Sustainable Cotton Hub exposes urgent realities of unsustainable cotton sector 

With the newly launched Sustainable Cotton Hub, Solidaridad and Pesticide Action Network UK (PAN UK) strive to expose the urgent challenges in the worldwide cotton sector. The 2023 Cotton Ranking shows that currently, the vast majority of international brands (89%) are non-transparent, unsustainable and show little progress towards improving labor conditions in the cotton value chain. The ‘Cotton and Corporate Responsibility’ paper is published simultaneously with the Ranking and marks the first of the series of upcoming publications on sustainability in the cotton sector.

cotton sustainability farmer

The conclusions of the 2023 Cotton Ranking and the first Cotton Paper are troubling. Brands and retailers in the sector take insufficient action to ensure cotton sustainability, despite a wide range of possible actions that can help them mitigate, address or even reverse the worst environmental and social impacts of the cotton production which they rely on. Whilst the fact is that, as the paper on Cotton and Corporate Responsibility argues, companies can help create a world where being a cotton farmer does not mean a life of poverty. 

A key solution thus involves supporting farmers to adapt to climate change and earn a living income, but this can only be realized if retailers and brands change their relationship with cotton farmers, workers, and their value chains. Companies should invest money and resources in smallholder production, lead their value chains, and collaborate with all stakeholders to change this course. In particular consumer-focused retailers and brands bear the first responsibility for changing the currently unsustainable situation in the cotton sector.

The 2023 Cotton Ranking found that only 9 of the 82 largest cotton-sourcing companies in the world are found to be sourcing 99% or all of their cotton from certified sources

Unsustainable cotton is a choice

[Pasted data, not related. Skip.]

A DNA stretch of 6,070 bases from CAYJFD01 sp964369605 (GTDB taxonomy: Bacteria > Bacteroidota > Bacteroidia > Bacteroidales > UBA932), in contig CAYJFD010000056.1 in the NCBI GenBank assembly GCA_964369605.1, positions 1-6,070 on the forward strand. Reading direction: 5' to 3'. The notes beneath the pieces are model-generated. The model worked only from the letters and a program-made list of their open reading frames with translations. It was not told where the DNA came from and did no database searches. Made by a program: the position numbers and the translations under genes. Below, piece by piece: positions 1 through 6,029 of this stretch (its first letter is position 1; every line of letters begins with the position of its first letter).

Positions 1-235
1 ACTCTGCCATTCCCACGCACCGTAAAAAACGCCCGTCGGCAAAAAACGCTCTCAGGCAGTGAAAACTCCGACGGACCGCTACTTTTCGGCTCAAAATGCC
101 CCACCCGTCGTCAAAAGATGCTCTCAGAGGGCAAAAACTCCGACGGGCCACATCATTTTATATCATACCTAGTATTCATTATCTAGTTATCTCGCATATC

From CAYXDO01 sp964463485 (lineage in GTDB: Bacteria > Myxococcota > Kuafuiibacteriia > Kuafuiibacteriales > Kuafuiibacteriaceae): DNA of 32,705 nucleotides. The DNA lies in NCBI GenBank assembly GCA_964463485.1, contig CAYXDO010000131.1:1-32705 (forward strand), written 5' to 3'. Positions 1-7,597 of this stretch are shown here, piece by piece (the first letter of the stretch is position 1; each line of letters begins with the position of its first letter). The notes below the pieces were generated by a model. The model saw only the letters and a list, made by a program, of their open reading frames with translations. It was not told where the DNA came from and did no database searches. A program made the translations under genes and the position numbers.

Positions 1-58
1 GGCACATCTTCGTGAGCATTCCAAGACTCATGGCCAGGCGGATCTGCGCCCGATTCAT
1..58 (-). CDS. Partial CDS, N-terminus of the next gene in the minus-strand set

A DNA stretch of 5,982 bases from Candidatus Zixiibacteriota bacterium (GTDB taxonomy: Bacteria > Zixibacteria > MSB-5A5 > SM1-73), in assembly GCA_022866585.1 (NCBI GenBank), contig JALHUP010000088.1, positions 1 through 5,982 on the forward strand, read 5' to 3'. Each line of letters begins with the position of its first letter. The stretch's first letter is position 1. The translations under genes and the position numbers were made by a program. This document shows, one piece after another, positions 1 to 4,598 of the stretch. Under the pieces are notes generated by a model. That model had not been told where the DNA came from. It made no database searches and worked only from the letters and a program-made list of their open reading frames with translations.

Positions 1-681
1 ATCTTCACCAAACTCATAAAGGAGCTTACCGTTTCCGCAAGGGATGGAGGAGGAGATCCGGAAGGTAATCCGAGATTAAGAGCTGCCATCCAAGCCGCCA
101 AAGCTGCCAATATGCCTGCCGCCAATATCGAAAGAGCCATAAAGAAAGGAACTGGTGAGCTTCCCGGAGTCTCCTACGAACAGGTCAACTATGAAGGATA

Much of the cotton purchased by major companies does not meet even the requirements of basic certification, meaning that its source cannot be verified to be meeting minimal standards. At the time of publication in June 2023, only 9 of the 82 largest cotton-sourcing companies in the world are found to be sourcing 99% or all of their cotton from certified sources; Decathlon, H&M, Ikea, Adidas, Columbia, Marks & Spencer, C&A, Lojas Renner and Puma. All other companies are failing to achieve even this, with 30 companies achieving a score of zero in the ranking.

Many brands cite complex trade realities as a barrier to progress, but the Cotton and Corporate Responsibility paper invalidates this argument and provides clear recommendations. These recommendations include investing in smallholder climate adaptation, updating purchasing practices to ensure better pay for cotton producers, and becoming transparent on cotton sourcing, but even these are just a start. 

In reality, given the resources available to big brands, unsustainable cotton is a choice. A bad one. But it doesn’t have to be one we live with. Brands and retailers can make new decisions. They can choose to be more transparent in their operations, and about their suppliers. They can choose to take on the complex question of fair pay, rather than use it as an excuse. And they can choose to engage with all actors along their supply chain, rather than hiding behind intermediaries.

Tamar Hoek, Senior Policy Director Sustainable Fashion at Solidaridad Europe 
How is value along the cotton chain distributed? This graphic shows how much each stakeholder in the value chain receives from the sale of a cotton T-shirt

Current corporate practices lead to social and environmental harm

Smallholder cotton farmers, who make up the majority of the world’s cotton producers, currently live on the edge of poverty and do not receive a fair income/wage, have no access to training and no support for climate adaptation. With the impending impact of climate change, which is likely to reduce or destroy yields across every cotton growing region, smallholder farmers will not be able to ensure reliable production and will be pushed even further into poverty.

The latest Ranking and the Cotton and Corporate Responsibility paper reveal the negative impacts of the current corporate practices on cotton workers and the environment, with low margins pushing farmers to work for less money and to gamble on hazardous agrochemicals in an effort to stay above the poverty line. 

Nearly half of smallholder cotton farmers are poisoned by pesticides every year. Zero pesticide poisoning is possible today if textile & apparel companies choose to take responsibility for their supply chains and deepen investment in supporting a transition to agroecological cotton production.

Rajan Bhopal, International Projects Manager at PAN UK

A new hub on cotton sustainability 

The Sustainable Cotton Hub will bring together experts from organizations working in and around the cotton sector, such as Solidaridad and PAN UK. The aim is to expose the sustainability challenges of cotton production, and explore the host of contributing economic, labor and environmental factors. The platform will also provide recommendations on how major stakeholders can address these critical issues. Future papers will cover topics including climate change, nature and inequality, and will be published in the course of 2023. 

Learn more about the corporate role in making cotton sustainable here.

Read the latest cotton ranking here.